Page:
If we value the creative process, if we teach creativity in problem-solving, writing, lab reports, and presentations as the essence of understanding, will we perhaps start to see the imaginative child re-surface?  Will we see students re-engaged with school?  Will fostering creativity naturally develop critical thinkers?  Curious learners?

Wiggins recounts an incident whereby he observed student presentations that were remarkably better than average.  When he asked why, he saw that there were only two criteria:

  1. Was it factually accurate?
  2. Did it keep everyone fully engaged the entire time?

In this example, the less specific the criteria, the more creative and engaging the presentations produced by “average” students.

We all have the same goal: to inspire students to succeed and do well in our contents and in our schools.  The means vary and I will argue that valuing students’ creativity, fostering it, and developing it, will serve to reinvigorate schools and will result in better understanding, more interesting results, and more engaged learners.

Staying Behind to Get Ahead

Eight years ago, I assigned a video project to my students.  They had to create, design, direct, film and edit propaganda commercials.  Today, this is a fairly commonplace assignment and we often require students to create videos.  Eight years ago though, movie-editing software was just coming out into the mainstream, and frankly, I did not know how to use it.  But my students did, and as their teacher, I saw its value.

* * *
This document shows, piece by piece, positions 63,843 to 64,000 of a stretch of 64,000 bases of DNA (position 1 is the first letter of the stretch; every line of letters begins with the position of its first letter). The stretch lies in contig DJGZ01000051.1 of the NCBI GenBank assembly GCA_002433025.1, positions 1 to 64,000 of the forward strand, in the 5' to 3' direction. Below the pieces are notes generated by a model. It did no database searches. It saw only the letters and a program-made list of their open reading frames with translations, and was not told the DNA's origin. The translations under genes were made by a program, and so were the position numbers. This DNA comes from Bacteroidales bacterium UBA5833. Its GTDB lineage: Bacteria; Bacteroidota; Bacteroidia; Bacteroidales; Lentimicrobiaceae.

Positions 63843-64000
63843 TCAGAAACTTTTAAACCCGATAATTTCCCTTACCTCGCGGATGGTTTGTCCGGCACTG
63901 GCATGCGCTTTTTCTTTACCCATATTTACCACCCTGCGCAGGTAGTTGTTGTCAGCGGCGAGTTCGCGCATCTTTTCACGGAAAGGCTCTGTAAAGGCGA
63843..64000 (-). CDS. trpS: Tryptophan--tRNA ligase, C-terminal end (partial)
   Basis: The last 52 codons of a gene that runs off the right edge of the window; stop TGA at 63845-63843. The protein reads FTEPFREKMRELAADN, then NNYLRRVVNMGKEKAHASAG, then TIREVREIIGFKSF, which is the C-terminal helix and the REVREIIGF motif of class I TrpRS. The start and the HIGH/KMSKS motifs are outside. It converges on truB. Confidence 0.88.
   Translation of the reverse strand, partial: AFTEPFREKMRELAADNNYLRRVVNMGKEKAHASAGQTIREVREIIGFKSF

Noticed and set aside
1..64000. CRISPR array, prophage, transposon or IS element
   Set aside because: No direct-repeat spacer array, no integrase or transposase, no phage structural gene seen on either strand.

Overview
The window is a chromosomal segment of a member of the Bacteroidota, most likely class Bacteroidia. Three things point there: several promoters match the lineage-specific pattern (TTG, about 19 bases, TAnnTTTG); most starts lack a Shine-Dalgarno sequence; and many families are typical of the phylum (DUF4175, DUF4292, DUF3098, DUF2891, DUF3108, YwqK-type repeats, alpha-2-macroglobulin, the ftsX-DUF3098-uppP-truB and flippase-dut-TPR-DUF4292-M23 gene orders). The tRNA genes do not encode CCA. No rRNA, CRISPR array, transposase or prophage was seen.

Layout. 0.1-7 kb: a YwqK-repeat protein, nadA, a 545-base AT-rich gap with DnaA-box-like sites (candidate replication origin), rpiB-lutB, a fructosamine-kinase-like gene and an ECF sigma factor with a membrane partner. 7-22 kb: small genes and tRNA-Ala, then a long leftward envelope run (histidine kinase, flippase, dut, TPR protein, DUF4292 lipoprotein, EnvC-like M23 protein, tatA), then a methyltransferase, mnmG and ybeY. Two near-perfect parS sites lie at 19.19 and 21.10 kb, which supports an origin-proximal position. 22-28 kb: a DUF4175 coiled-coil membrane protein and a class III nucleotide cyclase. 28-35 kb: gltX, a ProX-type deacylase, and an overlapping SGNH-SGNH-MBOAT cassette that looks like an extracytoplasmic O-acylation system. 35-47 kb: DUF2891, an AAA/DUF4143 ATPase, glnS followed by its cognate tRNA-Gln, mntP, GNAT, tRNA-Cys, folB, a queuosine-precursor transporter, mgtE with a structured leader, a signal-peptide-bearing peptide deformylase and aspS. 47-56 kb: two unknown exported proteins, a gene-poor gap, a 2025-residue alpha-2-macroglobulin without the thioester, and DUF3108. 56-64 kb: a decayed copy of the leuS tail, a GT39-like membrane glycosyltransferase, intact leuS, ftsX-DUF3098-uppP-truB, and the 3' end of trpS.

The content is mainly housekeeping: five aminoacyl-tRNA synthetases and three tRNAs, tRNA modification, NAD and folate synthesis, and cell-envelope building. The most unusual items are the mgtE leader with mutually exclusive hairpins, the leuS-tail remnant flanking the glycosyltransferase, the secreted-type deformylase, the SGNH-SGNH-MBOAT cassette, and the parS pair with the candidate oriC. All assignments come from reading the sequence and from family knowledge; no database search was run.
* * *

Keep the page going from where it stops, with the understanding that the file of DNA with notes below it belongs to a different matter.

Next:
I was their English teacher.  I gave them the tools and the skills to create and develop the commercials.  I also grouped them so that there was at least one person with experience editing videos.  They had the assignment, the skills, the tools and the expertise.  And they designed some phenomenal commercials.  I am still not very adept at this, and that’s okay.  As an educator, it is my job to facilitate learning and recognize the strengths of my students.

Last week, Jeff wrote, “Give up the dream of ever ‘catching up’ it ain’t gonna happen. Sit back, relax and smile. You will forever be behind.”  As educators, I think it is essential that we recognize this and give up the idea that we will ever know everything.  As Jeff said, information is growing exponentially, and if we are ever to learn, we have to experiment.

Too often, we don’t experiment in the classroom for one of two reasons:  1) we don’t know enough about it and believe we need to be the experts in order to teach it to students step by step, or 2) we fear not knowing enough and being unable to answer student questions.  If we operate from either of these beliefs, we will forever fall further and further behind, hence disconnecting our classrooms even more from the digital age and our students’ lives.

It is exhilarating to be given a project and be given the freedom to think it through and create the answer.  In Bloom’s New Taxonomy, creating is the highest order of thought.  Hence, we can give our students tasks that we have yet to master and then learn along with them.  I find that the less step by step we give them, the more motivated they get, creating work that far exceeds any expectation we could have placed on them.  And as teachers learning along with students, we model what real life is, a constant process of learning, trial and error.

Siemens writes that “technology is altering (rewiring) our brains.”  The following link talks about this new iGeneration and states that these kids “don’t remember a time without the constant connectivity to the world that these technologies bring.”

Interestingly, when googling the topic of rewired or tech-savvy kids, there were more links reporting on the damages of social media, the Internet and such.  Here is one example:  However, even in this article, he does address the fact that perhaps this re-wiring is a good thing, making us more adaptable as learners.

Whichever side of the debate you stand, one thing is certain.  Our children are more tech-savvy than most adults.  Therefore, we will be forever behind unless we embrace their knowledge and learn along with them.

Living Online